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NIH Research Matters

September 17, 2012

Study Suggests New Approaches to Burkitt Lymphoma

A new study revealed insights into how Burkitt lymphoma differs from other lymphomas. The researchers identified several cancer-related genes and pathways that could serve as targets for future treatments.

Microscope image of round Burkitt lymphoma cells.

Burkitt lymphoma cells. Image courtesy of Wellcome Photo Library. All rights reserved by Wellcome Images.

Non-Hodgkin lymphomas are cancers that arise from white blood cells. The disease originates in B cells, which are antibody-producing cells that protect the body against bacteria and viruses. Burkitt lymphoma and diffuse large B-cell lymphoma (DLBCL) are 2 different types of aggressive non-Hodgkin lymphoma that require different treatments.

Earlier studies led by Dr. Louis Staudt from NIH's National Cancer Institute (NCI) showed that Burkitt lymphoma can be readily distinguished from DLBCL based on signatures of gene activity. Notably, the oncogene MYC activates many genes that are more highly expressed in Burkitt lymphoma than in DLBCL.

In their new study, Staudt's team set out to identify genes and pathways that cooperate with MYC in Burkitt lymphoma. The researchers sequenced biopsy samples from 28 patients with sporadic Burkitt lymphoma and 13 different Burkitt lymphoma cell lines. They compared the data to published data from 80 DLBCL biopsies. They then confirmed their genetic findings through additional sequencing methods and larger sample sizes. Results appeared online in Nature on August 12, 2012.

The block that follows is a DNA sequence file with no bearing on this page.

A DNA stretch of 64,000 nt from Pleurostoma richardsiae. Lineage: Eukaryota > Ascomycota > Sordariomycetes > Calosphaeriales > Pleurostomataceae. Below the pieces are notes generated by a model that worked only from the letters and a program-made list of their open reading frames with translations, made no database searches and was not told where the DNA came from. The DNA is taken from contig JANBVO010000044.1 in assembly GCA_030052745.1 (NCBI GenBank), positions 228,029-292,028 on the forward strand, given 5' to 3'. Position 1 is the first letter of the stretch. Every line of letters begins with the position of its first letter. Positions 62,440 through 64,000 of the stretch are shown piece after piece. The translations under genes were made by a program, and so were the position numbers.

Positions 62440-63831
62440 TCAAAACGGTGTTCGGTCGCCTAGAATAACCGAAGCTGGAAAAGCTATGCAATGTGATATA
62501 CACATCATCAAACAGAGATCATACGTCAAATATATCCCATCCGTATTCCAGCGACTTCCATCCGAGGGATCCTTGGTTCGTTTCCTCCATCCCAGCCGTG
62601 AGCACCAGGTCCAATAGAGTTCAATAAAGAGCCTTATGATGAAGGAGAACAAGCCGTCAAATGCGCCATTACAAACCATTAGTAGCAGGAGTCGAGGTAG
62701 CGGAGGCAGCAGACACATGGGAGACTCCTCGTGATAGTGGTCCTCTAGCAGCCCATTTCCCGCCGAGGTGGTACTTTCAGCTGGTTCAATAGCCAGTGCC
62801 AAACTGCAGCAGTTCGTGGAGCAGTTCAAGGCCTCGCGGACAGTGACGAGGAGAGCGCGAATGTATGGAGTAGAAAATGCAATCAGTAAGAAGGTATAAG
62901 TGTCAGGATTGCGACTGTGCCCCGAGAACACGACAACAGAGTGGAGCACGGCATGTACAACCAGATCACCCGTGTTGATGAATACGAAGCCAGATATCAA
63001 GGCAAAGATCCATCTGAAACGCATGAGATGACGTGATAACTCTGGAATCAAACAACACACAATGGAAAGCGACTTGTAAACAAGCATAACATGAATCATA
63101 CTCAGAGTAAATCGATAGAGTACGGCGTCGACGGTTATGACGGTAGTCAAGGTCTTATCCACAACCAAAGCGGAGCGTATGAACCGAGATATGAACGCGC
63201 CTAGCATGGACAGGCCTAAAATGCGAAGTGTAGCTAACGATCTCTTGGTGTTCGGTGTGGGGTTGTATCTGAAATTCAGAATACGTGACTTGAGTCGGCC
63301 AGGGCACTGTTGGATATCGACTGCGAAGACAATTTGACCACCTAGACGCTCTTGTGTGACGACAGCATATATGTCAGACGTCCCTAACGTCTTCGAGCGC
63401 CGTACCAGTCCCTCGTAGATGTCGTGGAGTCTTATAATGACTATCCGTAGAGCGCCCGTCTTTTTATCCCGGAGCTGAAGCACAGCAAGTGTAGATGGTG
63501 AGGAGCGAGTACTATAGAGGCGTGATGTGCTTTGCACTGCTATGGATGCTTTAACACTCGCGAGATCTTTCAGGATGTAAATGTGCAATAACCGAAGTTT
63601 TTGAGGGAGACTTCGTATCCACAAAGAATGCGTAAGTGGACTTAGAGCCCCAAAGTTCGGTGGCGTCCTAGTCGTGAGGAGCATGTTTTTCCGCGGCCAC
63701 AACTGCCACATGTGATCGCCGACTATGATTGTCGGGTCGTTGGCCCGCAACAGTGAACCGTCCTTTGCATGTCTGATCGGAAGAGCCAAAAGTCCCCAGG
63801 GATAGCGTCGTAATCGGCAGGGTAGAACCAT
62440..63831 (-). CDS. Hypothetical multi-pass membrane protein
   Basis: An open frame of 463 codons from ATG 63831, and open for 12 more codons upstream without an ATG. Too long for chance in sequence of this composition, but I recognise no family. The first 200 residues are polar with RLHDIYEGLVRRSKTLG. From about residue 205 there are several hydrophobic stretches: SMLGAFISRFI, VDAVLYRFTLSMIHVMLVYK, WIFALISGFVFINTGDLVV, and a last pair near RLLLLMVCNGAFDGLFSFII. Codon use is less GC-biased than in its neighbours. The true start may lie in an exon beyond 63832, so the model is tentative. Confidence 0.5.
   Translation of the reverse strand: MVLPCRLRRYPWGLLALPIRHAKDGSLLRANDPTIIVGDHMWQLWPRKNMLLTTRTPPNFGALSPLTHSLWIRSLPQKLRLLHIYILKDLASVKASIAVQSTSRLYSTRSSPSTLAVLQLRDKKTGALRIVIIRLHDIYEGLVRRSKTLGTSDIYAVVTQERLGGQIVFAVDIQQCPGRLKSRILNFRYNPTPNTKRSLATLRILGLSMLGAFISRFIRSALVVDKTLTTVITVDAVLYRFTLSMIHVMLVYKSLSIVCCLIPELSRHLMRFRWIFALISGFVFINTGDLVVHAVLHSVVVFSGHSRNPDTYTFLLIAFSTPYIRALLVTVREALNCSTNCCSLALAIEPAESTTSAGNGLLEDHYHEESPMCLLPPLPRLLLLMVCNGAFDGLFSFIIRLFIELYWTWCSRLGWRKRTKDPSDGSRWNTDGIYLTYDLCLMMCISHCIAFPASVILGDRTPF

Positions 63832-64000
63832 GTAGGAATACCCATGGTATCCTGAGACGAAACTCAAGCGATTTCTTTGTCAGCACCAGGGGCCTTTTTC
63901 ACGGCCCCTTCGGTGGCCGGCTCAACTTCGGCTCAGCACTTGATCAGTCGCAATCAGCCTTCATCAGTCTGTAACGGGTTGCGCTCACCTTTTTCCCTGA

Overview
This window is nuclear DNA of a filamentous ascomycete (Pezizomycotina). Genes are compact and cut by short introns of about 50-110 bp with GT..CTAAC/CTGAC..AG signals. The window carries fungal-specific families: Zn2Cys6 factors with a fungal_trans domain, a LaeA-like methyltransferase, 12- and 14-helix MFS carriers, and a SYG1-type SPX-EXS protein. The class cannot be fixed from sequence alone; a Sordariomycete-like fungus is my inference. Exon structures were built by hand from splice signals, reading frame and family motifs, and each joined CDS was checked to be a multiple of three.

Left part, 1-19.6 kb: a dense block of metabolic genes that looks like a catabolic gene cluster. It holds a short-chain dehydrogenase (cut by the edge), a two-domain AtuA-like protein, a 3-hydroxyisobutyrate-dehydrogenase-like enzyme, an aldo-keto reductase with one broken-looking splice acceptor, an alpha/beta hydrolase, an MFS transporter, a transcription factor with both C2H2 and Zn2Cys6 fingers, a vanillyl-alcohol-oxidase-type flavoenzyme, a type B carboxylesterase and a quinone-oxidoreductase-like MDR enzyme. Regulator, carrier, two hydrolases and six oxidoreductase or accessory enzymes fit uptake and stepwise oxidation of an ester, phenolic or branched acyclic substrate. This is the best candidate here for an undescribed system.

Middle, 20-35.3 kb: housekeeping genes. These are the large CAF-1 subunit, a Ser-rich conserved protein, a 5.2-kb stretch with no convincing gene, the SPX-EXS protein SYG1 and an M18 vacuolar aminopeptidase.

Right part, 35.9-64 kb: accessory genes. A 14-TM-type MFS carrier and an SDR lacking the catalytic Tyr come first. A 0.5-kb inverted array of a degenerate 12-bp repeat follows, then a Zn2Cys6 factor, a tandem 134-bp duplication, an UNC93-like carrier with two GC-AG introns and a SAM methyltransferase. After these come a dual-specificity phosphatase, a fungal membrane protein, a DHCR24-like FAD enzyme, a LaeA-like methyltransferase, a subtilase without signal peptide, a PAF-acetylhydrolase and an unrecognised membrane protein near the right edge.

The scientists found a number of unique genes that were mutated in each disease. The findings show that these lymphomas use fundamentally different mechanisms to become cancerous. For example, mutations in the genes TCF3 and ID3 were found in 70% of sporadic Burkitt lymphoma patients. TCF3 is needed for B cell function and ID3 is known to inhibit TCF3. Mutations in these genes were rare in DLBCL.

Most of the mutations in TCF3 and ID3 led to increased signaling from the B cell receptor, a protein on the B cell surface. These signals promote survival of Burkitt lymphoma tumor cells by turning on one of the most frequently activated signaling pathways in human cancer, the PI(3) kinase pathway. Development of PI(3) kinase inhibitors for use in cancer patients is well underway, but no inhibitor has yet been tested in patients with Burkitt lymphoma.

The team also found that the CCND3 gene, which is activated by TCF3, was mutated in 38% of sporadic Burkitt lymphoma patients. This gene encodes a protein that interacts with CDK6, which promotes the proliferation of Burkitt lymphoma cells. Unexpectedly, the scientists found that the cells not only stopped dividing but also died when CDK6 was blocked with a drug. This result suggests the protein may be a promising therapeutic target.

“Our research suggests a number of targeted therapies that might be less toxic than the high-dose chemotherapy that is typically given to patients with Burkitt lymphoma in the U.S., even though they have cure rates approaching 90%,” Staudt says. “Such targeted therapies might also help children in Africa with Burkitt lymphoma, who only have cure rates of about 50% because intensive chemotherapy cannot be delivered safely in that setting.”

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Reference: Nature. 2012 Aug 12. doi: 10.1038/nature11378. [Epub ahead of print]. PMID:22885699.

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Editor: Harrison Wein, Ph.D.
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NIH Research Matters is a weekly update of NIH research highlights from the Office of Communications and Public Liaison, Office of the Director, National Institutes of Health.

This page last reviewed on May 28, 2013

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